Where rock music, computers meet
Never mind that last year's $10 million-plus US Festival ''lost a ton'' of money, says computer-whiz cum multimillionaire Steve Wozniak. It was fun, and he says he's going to do it again.
Outdoor rock music festivals - styled after the Woodstock festival in 1969 - are a form of entertainment that has become almost a rite of passage for American youth. And with the US Festival, Mr. Wozniak has developed a benign but slickly marketed event where jampacked bodies are electrified by 400,000 watts of amplified music.
But people also get to wander through several circus-size tents housing a high-tech career fair where Wozniak, cofounder of the Apple Computer empire, says he believes youths can be introduced in a comfortable way to their future.
This year's US Festival, announced recently at an elaborate, $28,000 Hollywood press conference, will include 30 top rock and country acts over a four-day period (May 28, 29, 30, and June 4). Perhaps most telling of the coming extravaganza was the signing of British rock and film star David Bowie, who reportedly had turned down an initial offer of $1 million to perform at the festival.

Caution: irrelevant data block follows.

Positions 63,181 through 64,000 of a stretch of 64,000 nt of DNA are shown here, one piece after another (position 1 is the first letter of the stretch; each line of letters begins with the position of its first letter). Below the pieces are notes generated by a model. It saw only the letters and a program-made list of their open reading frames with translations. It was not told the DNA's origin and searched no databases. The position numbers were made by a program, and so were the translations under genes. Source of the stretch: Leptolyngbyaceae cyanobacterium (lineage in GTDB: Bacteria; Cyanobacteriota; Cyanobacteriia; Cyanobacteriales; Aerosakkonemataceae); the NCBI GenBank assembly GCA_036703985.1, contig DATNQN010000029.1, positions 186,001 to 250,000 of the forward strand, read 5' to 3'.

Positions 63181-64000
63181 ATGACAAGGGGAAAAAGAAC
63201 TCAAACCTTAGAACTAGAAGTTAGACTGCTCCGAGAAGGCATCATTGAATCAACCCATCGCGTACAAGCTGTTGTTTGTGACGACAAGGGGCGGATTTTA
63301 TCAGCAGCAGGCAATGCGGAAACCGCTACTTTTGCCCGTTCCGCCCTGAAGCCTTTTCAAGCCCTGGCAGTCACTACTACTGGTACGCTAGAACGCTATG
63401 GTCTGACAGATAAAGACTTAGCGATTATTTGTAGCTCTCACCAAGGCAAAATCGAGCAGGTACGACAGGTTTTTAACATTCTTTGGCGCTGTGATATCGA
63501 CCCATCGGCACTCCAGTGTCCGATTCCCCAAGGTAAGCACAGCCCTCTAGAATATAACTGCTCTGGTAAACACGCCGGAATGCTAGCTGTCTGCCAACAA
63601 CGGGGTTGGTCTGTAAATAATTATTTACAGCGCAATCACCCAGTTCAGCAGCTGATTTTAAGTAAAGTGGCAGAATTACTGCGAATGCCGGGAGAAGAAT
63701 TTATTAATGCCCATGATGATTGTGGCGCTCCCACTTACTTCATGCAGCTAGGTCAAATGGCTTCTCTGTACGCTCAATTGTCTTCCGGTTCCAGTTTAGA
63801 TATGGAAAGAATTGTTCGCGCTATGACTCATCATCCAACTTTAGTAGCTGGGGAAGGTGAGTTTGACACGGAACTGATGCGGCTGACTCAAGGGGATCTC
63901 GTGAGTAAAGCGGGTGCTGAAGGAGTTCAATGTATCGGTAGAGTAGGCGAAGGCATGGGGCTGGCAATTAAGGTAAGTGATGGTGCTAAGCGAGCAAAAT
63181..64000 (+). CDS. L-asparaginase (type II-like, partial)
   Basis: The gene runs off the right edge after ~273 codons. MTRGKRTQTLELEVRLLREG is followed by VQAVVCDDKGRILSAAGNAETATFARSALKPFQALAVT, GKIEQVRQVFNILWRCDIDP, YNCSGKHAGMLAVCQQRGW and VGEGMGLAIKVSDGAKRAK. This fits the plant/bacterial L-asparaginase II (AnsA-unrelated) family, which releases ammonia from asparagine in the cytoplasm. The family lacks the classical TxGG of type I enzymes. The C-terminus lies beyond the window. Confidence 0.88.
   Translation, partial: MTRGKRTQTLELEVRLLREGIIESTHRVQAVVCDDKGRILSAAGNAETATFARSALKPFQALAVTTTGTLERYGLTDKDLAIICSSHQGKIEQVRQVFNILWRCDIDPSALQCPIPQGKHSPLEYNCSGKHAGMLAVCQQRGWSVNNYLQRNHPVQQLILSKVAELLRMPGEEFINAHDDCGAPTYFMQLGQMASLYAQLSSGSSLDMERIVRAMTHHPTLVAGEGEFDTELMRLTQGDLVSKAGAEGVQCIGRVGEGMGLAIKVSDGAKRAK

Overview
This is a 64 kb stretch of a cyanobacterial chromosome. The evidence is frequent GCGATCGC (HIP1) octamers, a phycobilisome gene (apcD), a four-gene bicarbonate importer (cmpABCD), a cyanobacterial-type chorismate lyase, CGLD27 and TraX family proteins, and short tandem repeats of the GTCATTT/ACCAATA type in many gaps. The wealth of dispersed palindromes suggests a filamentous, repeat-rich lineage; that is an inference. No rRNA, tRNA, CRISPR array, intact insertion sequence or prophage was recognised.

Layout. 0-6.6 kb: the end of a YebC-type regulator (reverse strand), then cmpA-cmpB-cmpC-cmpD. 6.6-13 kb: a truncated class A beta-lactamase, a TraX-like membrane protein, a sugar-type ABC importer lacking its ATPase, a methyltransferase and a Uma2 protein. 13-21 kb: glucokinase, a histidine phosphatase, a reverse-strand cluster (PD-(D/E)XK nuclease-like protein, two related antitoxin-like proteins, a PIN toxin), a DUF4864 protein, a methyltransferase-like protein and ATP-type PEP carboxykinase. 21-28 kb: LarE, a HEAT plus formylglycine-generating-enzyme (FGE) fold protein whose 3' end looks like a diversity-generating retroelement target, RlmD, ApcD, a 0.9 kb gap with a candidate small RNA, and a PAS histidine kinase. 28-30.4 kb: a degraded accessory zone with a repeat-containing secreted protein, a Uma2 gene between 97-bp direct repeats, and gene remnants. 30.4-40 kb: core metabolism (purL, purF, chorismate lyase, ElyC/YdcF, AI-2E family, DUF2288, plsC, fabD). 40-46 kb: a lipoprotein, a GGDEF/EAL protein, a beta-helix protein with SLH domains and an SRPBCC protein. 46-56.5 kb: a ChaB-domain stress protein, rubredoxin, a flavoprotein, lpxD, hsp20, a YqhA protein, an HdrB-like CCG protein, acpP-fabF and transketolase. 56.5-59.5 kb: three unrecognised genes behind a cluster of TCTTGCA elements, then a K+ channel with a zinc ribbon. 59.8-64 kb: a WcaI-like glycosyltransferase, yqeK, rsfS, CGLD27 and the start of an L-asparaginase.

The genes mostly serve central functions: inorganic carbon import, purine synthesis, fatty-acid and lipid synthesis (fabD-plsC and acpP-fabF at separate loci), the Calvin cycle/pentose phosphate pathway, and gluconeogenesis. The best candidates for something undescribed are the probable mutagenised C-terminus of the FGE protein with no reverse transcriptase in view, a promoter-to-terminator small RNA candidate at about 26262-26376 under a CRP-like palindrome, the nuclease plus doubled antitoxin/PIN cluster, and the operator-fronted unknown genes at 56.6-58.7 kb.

Each day of the festival, an expected 300,000 participants will pay $20 apiece for each day's ticket to roam the 500-acre San Bernardino festival site.
The traditional problems associated with rock events - arrests for drugs and violence, traffic problems, and the like - were kept to a minimum in last year's operation (37 arrests in three days).
But, in an effort to make this year's event more of a financial success, Wozniak himself surveyed students on high school and college campuses to get a handle on the the best acts to sign.
The music and high-tech festival concept also happens to accomplish a major marketing coup by bringing thousands of people to one spot for targeting by computer sales representatives.